When to see
Curlew are a feature of the bay almost all year round, although numbers drop off in early summer as birds move inland to breed on the moors. Nationally, there is considerable concern for the status of this bird and it is now red-listed, but at Findhorn numbers seem to be holding up quite well. From July through to early March there are usually around 300-500 on the bay every day. Numbers will fluctuate slightly as some will move to and from the Nairn and Culbin Bars nearby.
Where to see
At low tide the Curlew will be spread out widely across the sands on the bay. However as the tide rises the birds get moved south across the bay and end up concentrated together on the edge of the bay. The largest and most important roost is on the south east corner of the bay near Kinloss, which is one of the last areas of sand to get flooded. Care should be taken not to disturb this roost.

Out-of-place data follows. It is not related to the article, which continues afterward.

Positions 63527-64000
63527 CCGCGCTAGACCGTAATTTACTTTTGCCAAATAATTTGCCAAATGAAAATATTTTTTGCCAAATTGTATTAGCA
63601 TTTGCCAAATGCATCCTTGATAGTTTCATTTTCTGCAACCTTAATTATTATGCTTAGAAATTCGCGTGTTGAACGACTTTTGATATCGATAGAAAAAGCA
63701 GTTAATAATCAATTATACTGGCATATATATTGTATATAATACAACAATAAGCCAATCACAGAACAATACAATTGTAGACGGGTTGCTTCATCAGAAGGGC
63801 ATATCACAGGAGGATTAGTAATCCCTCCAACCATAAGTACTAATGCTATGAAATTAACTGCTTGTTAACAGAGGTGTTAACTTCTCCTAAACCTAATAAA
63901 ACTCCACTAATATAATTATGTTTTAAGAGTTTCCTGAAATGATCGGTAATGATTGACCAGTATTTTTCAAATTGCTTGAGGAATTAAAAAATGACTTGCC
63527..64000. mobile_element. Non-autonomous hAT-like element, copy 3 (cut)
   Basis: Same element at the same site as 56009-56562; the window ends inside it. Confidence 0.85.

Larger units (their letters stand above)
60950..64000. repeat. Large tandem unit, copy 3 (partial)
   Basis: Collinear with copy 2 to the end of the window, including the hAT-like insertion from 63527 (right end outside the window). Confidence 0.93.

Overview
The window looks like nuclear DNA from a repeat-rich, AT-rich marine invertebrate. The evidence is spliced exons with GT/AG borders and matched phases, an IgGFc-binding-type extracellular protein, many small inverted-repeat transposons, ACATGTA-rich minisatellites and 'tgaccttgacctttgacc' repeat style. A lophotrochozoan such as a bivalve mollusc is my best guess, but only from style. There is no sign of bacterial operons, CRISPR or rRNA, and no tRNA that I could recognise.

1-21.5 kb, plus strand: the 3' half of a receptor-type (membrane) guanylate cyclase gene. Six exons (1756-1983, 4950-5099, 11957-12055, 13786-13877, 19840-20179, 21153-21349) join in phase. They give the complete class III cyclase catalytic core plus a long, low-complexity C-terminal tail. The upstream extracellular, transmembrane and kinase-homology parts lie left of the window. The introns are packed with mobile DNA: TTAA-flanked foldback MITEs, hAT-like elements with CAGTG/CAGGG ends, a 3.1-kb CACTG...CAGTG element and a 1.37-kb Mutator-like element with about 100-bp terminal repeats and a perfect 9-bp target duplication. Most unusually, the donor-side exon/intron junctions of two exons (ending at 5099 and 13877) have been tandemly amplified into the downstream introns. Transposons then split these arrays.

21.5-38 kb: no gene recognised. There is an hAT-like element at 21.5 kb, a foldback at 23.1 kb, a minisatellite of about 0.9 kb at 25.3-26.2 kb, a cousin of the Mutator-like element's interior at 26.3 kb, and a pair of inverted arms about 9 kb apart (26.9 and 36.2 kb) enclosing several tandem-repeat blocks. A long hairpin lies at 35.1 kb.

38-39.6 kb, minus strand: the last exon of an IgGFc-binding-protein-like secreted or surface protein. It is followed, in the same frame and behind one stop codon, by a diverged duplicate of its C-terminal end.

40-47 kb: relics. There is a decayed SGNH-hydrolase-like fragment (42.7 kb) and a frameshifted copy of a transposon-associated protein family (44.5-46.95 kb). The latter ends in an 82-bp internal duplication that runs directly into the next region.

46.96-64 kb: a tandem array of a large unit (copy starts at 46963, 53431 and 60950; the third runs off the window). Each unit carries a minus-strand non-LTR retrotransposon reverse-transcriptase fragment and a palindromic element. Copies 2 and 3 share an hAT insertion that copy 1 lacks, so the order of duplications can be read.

Unlike some waders the plumage on a Curlew does not change much year round. It remains fairly uniformly streaked brown with no particular distinguishing features. It can quite easily be confused at a distance with Whimbrel. These are much less common and are only seen in small numbers early and late summer, often in passage. The Whimbrel is smaller and has a distinctive eyestripe as well as a different shaped bill.
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